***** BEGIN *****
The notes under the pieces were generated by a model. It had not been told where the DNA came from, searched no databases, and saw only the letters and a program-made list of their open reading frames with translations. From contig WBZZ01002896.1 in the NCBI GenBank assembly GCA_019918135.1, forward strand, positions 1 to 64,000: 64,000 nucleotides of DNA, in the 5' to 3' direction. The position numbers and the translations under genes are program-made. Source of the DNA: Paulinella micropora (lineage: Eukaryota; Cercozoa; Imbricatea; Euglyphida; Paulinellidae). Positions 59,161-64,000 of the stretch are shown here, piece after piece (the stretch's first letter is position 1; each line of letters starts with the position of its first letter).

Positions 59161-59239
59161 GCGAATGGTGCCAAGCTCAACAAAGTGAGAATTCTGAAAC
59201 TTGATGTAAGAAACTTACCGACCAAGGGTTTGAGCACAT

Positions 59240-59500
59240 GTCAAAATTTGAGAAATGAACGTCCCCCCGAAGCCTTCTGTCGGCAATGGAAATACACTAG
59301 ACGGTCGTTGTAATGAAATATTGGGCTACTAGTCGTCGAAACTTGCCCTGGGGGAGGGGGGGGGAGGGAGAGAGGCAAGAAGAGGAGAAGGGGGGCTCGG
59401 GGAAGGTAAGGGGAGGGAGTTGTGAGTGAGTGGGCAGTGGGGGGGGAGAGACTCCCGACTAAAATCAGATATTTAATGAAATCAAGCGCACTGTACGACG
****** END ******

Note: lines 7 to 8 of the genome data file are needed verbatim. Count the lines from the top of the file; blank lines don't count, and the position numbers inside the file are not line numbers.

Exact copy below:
59301 ACGGTCGTTGTAATGAAATATTGGGCTACTAGTCGTCGAAACTTGCCCTGGGGGAGGGGGGGGGAGGGAGAGAGGCAAGAAGAGGAGAAGGGGGGCTCGG
59401 GGAAGGTAAGGGGAGGGAGTTGTGAGTGAGTGGGCAGTGGGGGGGGAGAGACTCCCGACTAAAATCAGATATTTAATGAAATCAAGCGCACTGTACGACG